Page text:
Airlines to reimburse passengers the full cost of a ticket, including agency fees

By Simon Phippard, Tim Boström

10-2018

Harms –v- Vueling Airlines

Case C-601/17

On 12 September 2018, the European Court of Justice (CJEU) ruled that when an airline compensates passengers for their cancelled air tickets, under certain circumstances, they are also obliged to pay back the commission fee paid to an intermediary/third party agent.

The ruling followed a request put forward by a local German court (Amtsgericht Hamburg) on 18 October 2017. The question referred to the CJEU was, in essence, whether the concept of "reimbursement of the full cost of the ticket at the price at which it was purchased" pursuant to Article 8(1) of Regulation 261/2004 (the "Regulation"), should be interpreted as:

  1. the amount paid by the passenger; or
  2. the amount actually received by the carrier,

in cases where an intermediary/third party agent is involved in the booking and receives a commission without disclosing this to the airline carrier.

The ruling was a consequence of the case between the Spanish airline Vueling and a German family. The family bought tickets online costing EUR 1,108 from a travel agency called Opodo. The flight, which was to be operated by Vueling, was cancelled and the family asked Vueling to reimburse the cost of the tickets in line with Article 8 of the Regulation.

Vueling did not dispute the claim. However, they were only willing to repay the family the amount it received for the tickets. This was EUR 1,031 exclusive of the EUR 77 agent fee Opodo took as commission for making the booking.

Analysis of CJEU Decision

The Court, ruling in favour of the family, concluded that the wording of Article 8(1)(a) establishes a direct link between the concept of ‘ticket’ and the expression ‘price at which it was bought’. They noted it is possible for the passengers to buy a ticket either directly from the air carrier or through an intermediary/third party agent receiving commission fees. In this regard, the CJEU concluded that in light of the overriding objectives of the Regulation (which are not only to ensure a high level of protection for passengers but also to strike a balance between the interests of passengers and those of air carriers):

[…] "it must be considered that, while a commission collected by an intermediary from a passenger when a ticket was bought must, in principle, be regarded as a component of the price to be reimbursed to that passenger in the event of cancellation of the corresponding flight, its inclusion must nevertheless be subject to certain limits, in view of the interests of the air carriers which it affects.  In that regard, Article 2(f) of Regulation No 261/2004 defines a ‘ticket’ as a document […] issued or authorised by an air carrier or an agent authorised by such an air carrier. It follows from that definition that the various elements of such a ticket, including its price, must, if that ticket is not issued by the air carrier itself, in any event be authorised by it, and therefore cannot be set without its knowledge."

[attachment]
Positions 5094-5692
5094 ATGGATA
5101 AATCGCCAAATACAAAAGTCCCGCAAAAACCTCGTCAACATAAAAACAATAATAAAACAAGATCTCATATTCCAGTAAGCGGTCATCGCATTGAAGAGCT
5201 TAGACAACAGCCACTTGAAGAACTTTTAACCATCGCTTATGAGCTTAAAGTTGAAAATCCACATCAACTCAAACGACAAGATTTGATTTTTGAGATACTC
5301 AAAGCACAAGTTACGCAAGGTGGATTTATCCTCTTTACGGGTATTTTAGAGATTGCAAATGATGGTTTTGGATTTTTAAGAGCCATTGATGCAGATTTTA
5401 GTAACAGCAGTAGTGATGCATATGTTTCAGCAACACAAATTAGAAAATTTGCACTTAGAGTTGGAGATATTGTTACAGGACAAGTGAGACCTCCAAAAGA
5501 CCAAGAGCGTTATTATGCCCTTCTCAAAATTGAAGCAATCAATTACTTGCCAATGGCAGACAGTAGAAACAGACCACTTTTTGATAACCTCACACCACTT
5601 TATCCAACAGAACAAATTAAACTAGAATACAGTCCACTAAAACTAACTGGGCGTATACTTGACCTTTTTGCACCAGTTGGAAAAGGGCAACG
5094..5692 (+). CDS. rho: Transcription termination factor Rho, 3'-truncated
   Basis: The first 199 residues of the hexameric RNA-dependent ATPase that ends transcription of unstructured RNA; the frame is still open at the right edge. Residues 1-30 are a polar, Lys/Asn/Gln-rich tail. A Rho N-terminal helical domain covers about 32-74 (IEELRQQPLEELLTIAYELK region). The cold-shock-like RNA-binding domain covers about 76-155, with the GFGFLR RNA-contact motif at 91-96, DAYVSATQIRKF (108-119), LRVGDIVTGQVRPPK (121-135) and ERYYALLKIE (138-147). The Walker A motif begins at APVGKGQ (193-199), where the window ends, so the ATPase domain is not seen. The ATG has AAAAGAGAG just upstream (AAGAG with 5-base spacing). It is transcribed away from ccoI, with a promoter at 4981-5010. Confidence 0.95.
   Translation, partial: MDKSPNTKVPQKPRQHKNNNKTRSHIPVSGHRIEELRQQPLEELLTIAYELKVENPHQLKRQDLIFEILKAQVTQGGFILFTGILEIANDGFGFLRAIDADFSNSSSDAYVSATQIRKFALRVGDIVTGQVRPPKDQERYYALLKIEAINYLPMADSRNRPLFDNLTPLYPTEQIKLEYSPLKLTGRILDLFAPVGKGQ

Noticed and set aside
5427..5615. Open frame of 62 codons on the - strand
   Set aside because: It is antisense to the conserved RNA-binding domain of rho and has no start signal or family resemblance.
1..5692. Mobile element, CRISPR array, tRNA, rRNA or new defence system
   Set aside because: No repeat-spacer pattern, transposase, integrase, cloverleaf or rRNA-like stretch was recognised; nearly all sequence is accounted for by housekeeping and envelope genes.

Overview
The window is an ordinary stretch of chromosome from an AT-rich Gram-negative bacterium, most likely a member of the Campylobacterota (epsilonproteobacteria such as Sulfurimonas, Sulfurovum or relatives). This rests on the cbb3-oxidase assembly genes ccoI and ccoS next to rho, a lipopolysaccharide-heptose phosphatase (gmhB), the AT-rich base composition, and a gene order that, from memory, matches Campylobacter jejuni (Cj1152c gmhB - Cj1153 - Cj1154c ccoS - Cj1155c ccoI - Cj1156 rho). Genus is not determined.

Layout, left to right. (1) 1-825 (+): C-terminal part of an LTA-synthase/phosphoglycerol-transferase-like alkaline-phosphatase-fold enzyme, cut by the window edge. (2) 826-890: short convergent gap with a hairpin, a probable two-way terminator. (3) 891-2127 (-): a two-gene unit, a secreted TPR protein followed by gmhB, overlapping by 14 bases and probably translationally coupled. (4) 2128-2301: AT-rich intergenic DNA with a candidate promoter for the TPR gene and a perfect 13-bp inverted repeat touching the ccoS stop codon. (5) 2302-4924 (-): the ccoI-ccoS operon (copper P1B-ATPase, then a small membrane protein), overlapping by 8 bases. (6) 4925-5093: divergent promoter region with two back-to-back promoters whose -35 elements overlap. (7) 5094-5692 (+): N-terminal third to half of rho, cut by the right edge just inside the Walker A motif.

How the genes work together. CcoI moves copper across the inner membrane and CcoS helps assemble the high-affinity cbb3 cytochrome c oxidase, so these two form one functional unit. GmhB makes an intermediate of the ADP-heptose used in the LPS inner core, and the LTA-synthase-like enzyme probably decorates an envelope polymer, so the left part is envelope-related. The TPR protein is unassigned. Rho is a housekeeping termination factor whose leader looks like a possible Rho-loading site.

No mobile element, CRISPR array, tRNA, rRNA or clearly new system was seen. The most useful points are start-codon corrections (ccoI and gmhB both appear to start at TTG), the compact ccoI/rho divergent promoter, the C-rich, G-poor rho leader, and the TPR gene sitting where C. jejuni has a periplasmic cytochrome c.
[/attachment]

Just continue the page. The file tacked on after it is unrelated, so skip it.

On this basis, the CJEU concluded that Article 8(1)(a) must be interpreted as meaning that the price of the ticket to be taken into consideration (for the purposes of determining the reimbursement) includes commissions collected by an intermediary, unless that commission was set without the knowledge of the air carrier.

Impact of the Ruling

The ruling means that airlines are at risk of having to reimburse their passengers a greater amount than the net revenue received from the passengers in question. However, where an airline chooses to engage an agent on commission then the price paid to the agent is part of the airline's cost of distribution. An airline that carries out all its own sales – e.g., through its own website alone – does not retain an element to account for its cost of marketing. Where unknown to the airline, an agent is able to add commission on top of the airline's sale price, the airline is protected under the terms of this judgment. That situation may raise issues of transparency in an agent's selling price.

The decision is, however, likely to focus attention on the terms of an agency agreement: an airline which is exposed to reimbursing a sum larger than its net receipt may ask the agent to reimburse the commission. This is unlikely to be an attractive position for an agent when the obligation to reimburse arises from matters which, even if not wholly within the control of the airline, may well be wholly outside the control of the agent.

The full text of the judgment can be found here.